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Faculty of Arts presents Queer Research Day

Queer Research Day is the first event on UNBF and STU campus that showcases LGBTQ+

studies conducted by students and faculty members. Presented by the faculty of arts, the event takes place in Tilley Hall room 5 on March 31, 2017.

Dr. Elizabeth Effinger, assistant professor at UNB, said that Queer Research Day is incredibly important in raising awareness.

“Events like Queer Research Day are incredibly important in raising awareness on many levels. I like to think of them like a prism — and not just for the rainbows! These are special opportunities to bring our research out of the classrooms, offices, labs — research that is often quite solitary in nature — and share that with our classmates, colleagues, and larger community.”

The opportunity to share these ideas is important to UNB, as the university has been a leader in the field of queer research. From Dr. Robert Gray, who has screened his films in the biggest LGBTQ+ film festivals, to Dr. Sandra Byers, who is the co-author of Understanding Human Sexuality, a very popular undergraduate human sexuality textbook, the university is not short of its share of star professors in the field.

The two keynote speakers, Dr. Lynne Gouliquer and Dr. Lucas Crawford, are also acclaimed professors.

“[Dr. Lynne Gouliquer’s] talk, titled From the Closet to the Court: The Historical and Contemporary Discrimination of Lesbian and Gay Soldiers in Canada, explores the marginalized treatment of gay and lesbian soldiers in the Canadian military.”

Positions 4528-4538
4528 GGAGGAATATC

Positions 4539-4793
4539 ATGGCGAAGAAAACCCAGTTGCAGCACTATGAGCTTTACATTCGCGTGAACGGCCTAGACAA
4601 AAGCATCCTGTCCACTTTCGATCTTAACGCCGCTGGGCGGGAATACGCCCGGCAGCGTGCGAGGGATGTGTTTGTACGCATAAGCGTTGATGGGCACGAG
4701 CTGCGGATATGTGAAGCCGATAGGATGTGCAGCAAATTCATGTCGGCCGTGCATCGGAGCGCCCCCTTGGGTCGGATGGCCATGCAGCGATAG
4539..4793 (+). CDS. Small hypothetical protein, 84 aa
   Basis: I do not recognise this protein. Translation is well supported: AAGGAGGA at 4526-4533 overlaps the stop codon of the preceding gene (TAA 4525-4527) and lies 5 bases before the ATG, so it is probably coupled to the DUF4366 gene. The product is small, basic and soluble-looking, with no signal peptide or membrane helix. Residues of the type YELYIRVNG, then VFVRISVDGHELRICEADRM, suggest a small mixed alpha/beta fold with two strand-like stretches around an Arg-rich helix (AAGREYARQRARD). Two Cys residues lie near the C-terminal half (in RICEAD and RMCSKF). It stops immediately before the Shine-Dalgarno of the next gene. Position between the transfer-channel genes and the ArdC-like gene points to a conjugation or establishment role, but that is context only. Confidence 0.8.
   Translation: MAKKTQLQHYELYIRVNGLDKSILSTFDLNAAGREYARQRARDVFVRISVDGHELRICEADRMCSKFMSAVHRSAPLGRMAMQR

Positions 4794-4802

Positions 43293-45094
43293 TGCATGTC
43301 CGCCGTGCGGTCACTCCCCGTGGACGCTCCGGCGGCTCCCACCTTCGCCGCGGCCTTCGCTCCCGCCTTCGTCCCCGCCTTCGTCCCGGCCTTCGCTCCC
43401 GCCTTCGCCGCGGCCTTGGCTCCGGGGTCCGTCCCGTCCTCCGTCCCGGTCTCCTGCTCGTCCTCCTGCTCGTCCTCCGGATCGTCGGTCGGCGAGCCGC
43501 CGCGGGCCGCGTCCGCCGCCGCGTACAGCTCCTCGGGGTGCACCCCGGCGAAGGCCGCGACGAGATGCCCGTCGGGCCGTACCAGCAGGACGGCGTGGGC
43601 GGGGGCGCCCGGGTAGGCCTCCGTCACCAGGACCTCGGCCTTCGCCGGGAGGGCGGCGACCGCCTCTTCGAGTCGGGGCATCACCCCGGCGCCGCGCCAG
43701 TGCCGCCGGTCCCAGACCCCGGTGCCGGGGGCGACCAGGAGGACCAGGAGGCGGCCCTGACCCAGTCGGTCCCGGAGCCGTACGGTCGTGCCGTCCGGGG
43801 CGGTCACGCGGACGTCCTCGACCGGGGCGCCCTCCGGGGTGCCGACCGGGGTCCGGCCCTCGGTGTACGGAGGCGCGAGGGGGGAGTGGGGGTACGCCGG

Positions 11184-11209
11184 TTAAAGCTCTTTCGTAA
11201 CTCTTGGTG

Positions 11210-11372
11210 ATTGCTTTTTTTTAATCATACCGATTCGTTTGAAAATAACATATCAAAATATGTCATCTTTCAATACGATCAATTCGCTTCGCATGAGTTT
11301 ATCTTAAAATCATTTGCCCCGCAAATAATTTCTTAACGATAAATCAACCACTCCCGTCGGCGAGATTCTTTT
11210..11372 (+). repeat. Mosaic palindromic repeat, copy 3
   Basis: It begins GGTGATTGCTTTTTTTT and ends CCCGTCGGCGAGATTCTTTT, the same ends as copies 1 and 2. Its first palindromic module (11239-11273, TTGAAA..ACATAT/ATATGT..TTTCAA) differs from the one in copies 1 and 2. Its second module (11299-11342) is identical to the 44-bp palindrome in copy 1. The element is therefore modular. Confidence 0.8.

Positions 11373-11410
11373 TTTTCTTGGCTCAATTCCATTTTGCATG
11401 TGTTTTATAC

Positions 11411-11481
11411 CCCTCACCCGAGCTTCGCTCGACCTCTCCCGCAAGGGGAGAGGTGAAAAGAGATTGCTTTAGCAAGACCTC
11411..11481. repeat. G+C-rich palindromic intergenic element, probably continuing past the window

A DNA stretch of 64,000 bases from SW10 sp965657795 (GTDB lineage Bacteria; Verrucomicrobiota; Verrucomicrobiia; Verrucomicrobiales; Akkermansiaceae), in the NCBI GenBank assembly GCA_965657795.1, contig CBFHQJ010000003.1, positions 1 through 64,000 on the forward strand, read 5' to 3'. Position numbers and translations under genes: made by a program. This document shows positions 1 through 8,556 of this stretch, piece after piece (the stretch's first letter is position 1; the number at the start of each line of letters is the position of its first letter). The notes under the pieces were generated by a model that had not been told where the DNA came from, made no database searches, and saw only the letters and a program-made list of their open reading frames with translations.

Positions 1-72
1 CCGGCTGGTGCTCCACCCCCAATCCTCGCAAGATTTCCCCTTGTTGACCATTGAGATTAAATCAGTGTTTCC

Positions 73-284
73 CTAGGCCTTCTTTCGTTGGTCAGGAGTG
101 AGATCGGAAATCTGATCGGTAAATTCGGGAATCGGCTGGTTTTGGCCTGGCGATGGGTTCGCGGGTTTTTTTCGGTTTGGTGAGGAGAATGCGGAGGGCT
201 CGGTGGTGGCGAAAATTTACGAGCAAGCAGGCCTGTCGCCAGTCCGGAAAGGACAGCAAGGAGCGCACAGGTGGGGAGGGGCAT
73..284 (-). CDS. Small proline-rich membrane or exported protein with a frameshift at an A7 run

Dr. Gouliquer, assistant professor of sociology at Laurentian, has a personal connection to the topic as she spent 16 years in the Canadian military.

The other keynote speaker is Dr. Lucas Crawford, assistant professor of English at UNB. Through his research, he asks whether we can “learn to taste queerly? How? What would be at stake in tasting queerly?”

“His keynote address, suggestively titled Eating Out Queer Theory: elBulli Restaurant and the New Edible Modernism, promises to bring queer theory into contact with the discourse of taste in both literal and figural senses, that is, as modes of choice and consumption.”

Some of the presentations are expected to be less like the traditional presentation of research. Directed by Alexa McDaniel and Anthony Bryan, Love Scene: A Midsummer Night’s Dream Performance has created a buzz as it retells Shakespeare’s classical play. But in this performance, the lovers Hermia and Lysander are reimagined as a gay couple in 1970s America.

Dr. Effinger encouraged everyone to attend and emphasized the importance of raising awareness and supporting emerging scholars.

“[These] types of events are important because they create the supportive environment, the right conditions through which our research and ideas get dispersed and refracted, disseminated and enriched.”

 

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